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  1. RuMert

    Plesiosaur vertebra

    From the album: Late Jurassic plesiosaurs from the Volga

    Probably Late Kimmeridgian. Ulyanovsk Oblast, Undory
  2. This fossil is in my collection for a while now. It is a quite heavy propodial found in Weymouth, Dorset, UK. It measures about 27cm in length. It's 12cm wide at the end, 6cm wide at the start. The centre part is 5 to 6 cm thick. I suppose it is Pliosaur (Stretosaur?), but it might be Plesiosaur instead? Thanx for opinions!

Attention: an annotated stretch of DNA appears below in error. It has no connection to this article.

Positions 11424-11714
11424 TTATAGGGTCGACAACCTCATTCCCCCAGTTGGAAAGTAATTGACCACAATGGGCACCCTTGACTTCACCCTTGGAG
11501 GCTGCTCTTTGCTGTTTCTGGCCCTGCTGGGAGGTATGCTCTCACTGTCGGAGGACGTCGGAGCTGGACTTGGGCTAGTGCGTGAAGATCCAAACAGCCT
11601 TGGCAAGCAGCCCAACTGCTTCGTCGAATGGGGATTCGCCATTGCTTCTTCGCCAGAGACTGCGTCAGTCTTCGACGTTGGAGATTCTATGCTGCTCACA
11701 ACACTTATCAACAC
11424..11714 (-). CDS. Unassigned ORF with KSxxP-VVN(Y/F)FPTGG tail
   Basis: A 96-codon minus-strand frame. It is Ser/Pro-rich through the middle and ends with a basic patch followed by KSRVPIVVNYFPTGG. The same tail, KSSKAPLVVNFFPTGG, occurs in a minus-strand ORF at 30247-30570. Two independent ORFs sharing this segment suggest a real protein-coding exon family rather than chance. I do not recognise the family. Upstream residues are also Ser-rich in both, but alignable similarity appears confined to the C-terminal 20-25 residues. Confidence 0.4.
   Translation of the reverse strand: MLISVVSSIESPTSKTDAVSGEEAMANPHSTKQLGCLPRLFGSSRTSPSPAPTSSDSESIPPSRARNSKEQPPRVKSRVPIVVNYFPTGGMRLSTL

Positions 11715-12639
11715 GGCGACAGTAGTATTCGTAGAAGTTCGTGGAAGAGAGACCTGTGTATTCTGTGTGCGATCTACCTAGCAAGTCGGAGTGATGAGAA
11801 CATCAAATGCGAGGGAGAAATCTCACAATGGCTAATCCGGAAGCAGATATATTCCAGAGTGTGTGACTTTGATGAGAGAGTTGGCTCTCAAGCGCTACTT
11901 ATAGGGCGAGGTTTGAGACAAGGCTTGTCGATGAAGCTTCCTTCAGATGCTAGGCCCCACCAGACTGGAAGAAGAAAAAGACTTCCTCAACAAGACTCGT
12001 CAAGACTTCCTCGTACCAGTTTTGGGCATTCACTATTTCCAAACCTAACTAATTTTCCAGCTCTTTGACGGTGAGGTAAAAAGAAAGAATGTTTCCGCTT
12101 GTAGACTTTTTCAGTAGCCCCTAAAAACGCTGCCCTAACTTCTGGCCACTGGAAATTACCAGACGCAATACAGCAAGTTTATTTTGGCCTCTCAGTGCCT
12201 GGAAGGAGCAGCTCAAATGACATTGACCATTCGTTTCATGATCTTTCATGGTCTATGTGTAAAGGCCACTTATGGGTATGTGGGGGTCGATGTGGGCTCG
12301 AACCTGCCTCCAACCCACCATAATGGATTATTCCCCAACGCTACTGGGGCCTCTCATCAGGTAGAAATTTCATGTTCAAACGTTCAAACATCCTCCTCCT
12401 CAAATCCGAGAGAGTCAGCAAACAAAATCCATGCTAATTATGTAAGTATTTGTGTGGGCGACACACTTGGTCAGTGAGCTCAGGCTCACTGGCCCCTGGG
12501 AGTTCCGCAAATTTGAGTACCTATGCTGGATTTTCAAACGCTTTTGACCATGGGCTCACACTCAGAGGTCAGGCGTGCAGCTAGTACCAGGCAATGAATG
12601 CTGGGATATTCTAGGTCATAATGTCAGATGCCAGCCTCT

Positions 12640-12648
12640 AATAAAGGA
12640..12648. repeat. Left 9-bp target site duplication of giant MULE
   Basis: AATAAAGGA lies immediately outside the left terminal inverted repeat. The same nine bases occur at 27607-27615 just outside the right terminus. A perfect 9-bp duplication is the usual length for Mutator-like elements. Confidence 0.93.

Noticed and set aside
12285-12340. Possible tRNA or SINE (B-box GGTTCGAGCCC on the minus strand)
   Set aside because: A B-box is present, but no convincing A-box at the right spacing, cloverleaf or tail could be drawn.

3. Recent finds from my new year day adventure. Found these two teeth within 2 feet of one another. One I am confident in saying is a Mosasaur but the tooth on the right I need some help with! If anyone can shed some light it would be appreciated! Thanks
  4. Not sure if this goes here or in Fossil ID but I’ll post here… This is one of my latest online purchases, and one I had to snag because if this is what it’s supposed to be it’s a neat piece. But seeing as I can’t personally verify it myself, I thought I’d post here. This vertebra was being sold as Trinacromerum sp. While I doubt that just a centrum like this is identifiable down to genus, I would like to know whether or not this really is a Polycotilid vertebra. I think it’s likely because it’s a very sizable bone that’s not mosasaur, but just want to check. This fossil is, according